City Plights

Indian states’ tight leash on urban governance

01 November 2018
Indian cities are facing fundamental challenges in addressing basic civic issues. Each time a city such as Mumbai is inundated with floods triggered by average amounts of rainfall, we realise how ill-equipped our cities are.
Vijayanand Gupta/Hindustan Times/Getty Images
Indian cities are facing fundamental challenges in addressing basic civic issues. Each time a city such as Mumbai is inundated with floods triggered by average amounts of rainfall, we realise how ill-equipped our cities are.
Vijayanand Gupta/Hindustan Times/Getty Images

On 1 June, HD Kumaraswamy, newly sworn in as the chief minister of Karnataka, met the former Infosys chief Narayana Murthy at the latter’s residence in Jayanagar, a plush neighbourhood in southern Bengaluru. Before Kumaraswamy even had a cabinet in place, he was at Murthy’s door, seeking guidance on constituting an expert committee to solve Bengaluru’s civic problems, particularly those related to infrastructure and waste management.

Kumaraswamy was aping the many similar state initiatives that have sought to address problems of Bengaluru’s governance by creating “expert bodies” headed by information-technology czars. This trend started in 1999 when the then chief minister SM Krishna constituted the Bangalore Agenda Task Force, headed by the Infosys co-founder Nandan Nilekani and continued with BS Yeddyurappa constituting another expert body—the Agenda for Bengaluru’s Infrastructural Development.

While the Siddaramaiah government also constituted a body called the Bangalore Blueprint Action Group, with many of Bengaluru’s corporate elite, it was opposed by several civil-society groups and never really took off. On 7 June, the Karnataka High Court struck down the constitution of Siddaramaiah’s group, stating that such a body was “illogical and unwarranted.” A division bench of the high court questioned the need for creating such parallel groups when statutory bodies have already been assigned civic responsibilities. Given this legal precedent, if Kumaraswamy constitutes another expert body for Bengaluru, it is likely to be similarly challenged and struck down by the courts.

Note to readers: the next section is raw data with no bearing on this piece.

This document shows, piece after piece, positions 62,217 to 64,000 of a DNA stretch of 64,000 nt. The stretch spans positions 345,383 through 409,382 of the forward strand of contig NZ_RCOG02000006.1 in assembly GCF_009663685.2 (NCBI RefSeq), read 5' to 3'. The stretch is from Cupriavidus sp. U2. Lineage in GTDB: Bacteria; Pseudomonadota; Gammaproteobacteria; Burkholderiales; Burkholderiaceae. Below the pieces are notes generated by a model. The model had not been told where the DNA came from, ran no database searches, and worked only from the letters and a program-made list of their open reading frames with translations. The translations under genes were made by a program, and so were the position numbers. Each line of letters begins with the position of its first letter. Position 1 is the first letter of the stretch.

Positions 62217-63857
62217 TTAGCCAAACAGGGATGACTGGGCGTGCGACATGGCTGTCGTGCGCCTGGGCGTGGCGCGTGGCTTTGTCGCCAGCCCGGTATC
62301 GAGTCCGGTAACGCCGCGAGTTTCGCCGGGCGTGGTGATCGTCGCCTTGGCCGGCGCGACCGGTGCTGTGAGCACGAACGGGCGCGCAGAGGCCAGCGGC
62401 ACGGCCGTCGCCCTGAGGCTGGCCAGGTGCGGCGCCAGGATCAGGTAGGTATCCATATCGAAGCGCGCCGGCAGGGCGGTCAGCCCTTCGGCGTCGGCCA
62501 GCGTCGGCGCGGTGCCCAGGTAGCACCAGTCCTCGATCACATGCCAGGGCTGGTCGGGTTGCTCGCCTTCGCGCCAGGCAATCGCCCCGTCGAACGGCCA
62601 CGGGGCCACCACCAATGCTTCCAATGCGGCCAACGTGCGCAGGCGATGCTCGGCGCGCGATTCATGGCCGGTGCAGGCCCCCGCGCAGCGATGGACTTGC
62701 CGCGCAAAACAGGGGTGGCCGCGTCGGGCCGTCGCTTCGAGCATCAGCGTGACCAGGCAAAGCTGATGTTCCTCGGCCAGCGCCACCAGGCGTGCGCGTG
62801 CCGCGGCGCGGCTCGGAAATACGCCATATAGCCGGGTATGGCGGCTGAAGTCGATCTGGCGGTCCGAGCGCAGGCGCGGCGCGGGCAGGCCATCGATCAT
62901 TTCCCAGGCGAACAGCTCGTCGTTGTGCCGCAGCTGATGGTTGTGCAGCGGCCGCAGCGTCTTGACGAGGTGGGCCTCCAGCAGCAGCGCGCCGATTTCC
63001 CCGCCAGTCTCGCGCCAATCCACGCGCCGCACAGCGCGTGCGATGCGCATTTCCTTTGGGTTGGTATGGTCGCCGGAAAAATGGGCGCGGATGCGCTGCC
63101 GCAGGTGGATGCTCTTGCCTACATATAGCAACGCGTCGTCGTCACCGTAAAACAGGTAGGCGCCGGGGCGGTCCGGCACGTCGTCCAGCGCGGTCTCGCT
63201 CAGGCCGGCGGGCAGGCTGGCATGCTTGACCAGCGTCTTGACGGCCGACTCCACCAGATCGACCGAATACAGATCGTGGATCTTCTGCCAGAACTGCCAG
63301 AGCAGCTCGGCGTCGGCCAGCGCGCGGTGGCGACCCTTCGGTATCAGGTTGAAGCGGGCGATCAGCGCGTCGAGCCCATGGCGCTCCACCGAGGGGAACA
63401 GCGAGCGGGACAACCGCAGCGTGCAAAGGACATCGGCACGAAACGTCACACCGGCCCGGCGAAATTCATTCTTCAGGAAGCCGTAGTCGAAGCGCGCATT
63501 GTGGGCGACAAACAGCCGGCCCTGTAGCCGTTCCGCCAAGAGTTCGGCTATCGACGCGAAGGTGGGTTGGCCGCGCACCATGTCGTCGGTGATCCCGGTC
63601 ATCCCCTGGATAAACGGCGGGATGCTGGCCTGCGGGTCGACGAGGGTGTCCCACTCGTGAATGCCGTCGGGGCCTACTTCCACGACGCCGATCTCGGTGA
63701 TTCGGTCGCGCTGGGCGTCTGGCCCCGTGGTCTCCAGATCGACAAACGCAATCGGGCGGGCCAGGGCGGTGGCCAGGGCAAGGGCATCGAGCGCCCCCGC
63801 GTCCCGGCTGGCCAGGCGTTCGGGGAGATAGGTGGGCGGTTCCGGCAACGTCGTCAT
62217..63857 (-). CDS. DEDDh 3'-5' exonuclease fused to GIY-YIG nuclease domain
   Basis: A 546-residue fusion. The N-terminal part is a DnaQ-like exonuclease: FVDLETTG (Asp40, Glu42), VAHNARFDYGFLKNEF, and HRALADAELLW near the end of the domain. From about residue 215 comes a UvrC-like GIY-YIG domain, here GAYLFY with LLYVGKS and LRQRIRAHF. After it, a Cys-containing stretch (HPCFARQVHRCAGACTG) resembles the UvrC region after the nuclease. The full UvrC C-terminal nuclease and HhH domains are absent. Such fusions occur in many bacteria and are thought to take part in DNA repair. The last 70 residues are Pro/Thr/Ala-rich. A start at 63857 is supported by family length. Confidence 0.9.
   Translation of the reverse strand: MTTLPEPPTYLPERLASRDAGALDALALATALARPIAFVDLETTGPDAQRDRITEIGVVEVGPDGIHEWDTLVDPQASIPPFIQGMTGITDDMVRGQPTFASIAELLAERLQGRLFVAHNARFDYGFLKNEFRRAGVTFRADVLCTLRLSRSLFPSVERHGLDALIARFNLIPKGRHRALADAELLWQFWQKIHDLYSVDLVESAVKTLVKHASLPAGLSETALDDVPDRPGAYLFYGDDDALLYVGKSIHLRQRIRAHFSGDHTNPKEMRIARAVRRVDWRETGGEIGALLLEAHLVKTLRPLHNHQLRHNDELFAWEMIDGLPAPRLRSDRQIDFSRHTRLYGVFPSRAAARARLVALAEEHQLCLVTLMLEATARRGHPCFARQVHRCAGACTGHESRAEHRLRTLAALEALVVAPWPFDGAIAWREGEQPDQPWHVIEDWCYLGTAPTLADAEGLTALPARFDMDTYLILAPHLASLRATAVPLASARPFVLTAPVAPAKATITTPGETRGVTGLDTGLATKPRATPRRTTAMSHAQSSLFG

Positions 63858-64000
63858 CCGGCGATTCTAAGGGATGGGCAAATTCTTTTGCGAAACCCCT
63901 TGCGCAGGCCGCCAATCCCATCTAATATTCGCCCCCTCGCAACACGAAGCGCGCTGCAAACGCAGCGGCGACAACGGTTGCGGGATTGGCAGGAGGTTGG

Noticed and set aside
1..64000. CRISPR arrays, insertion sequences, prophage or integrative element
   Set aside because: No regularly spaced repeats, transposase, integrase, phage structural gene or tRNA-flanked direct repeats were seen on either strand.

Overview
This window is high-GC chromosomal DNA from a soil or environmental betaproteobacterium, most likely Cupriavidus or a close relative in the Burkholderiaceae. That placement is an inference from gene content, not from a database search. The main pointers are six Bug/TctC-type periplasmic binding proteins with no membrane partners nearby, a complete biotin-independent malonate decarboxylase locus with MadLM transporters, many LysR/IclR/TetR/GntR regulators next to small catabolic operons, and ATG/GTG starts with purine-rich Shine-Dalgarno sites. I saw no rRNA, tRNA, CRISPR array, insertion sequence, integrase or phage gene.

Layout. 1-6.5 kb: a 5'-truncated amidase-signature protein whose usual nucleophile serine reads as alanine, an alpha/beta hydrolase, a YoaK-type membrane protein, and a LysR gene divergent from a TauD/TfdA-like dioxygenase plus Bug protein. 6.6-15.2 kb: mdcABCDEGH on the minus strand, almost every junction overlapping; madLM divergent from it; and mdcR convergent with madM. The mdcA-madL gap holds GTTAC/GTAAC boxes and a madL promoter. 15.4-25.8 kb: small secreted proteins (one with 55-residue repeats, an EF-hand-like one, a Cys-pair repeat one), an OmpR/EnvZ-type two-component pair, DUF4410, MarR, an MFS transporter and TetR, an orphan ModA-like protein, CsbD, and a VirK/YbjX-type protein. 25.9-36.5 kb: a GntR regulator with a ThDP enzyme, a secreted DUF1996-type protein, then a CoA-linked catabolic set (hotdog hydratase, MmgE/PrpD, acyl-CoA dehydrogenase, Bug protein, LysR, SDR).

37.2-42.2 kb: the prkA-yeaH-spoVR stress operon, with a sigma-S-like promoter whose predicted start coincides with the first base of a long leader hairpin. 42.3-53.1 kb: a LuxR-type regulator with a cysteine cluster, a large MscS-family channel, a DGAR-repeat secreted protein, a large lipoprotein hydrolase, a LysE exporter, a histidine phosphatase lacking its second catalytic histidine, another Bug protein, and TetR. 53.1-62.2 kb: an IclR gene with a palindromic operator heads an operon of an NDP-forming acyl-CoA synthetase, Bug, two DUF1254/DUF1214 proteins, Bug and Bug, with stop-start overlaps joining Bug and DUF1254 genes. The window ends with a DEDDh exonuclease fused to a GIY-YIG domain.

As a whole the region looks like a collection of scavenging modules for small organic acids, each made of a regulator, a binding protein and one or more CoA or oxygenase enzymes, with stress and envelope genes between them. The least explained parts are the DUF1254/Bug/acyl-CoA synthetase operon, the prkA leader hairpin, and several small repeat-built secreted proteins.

The proclivity of Karnataka’s chief ministers cutting across party lines to constitute such parallel-governance institutions is part of a larger problem. Across India, state governments rely on parastatal agencies such as urban-development authorities for administering cities rather than allowing elected local governments to function independently. This reveals a larger malaise within the Indian state’s thinking about how our cities should be governed. State governments are unwilling to let go of the tight control they maintain over cities and by creating parallel institutions for solving civic problems, they further disempower elected urban local governments.

Indian cities were early laboratories of democracy with limited franchise during colonial rule. In 1882, the British passed a resolution widely known as Lord Ripon’s Resolution on Local Self-Government, which laid the foundation for municipal governance in India. Many leaders of India’s freedom movement, including Jawaharlal Nehru, Vallabhbhai Patel and Subhash Chandra Bose cut their teeth on municipal politics. Mohandas Gandhi advocated for “gram swaraj-,” or village self-governance, in which he envisioned the village as the basic unit of governance. However, after Independence, India adopted a federal system with a bias towards the centre, where the political relevance of municipalities declined and central and state governments became the epicentres of political power.

Mathew Idiculla is a lawyer, researcher and writer whose work focusses on issues around Indian cities and their governance systems. He is a research consultant with the Centre for Law and Policy Research, Bengaluru.

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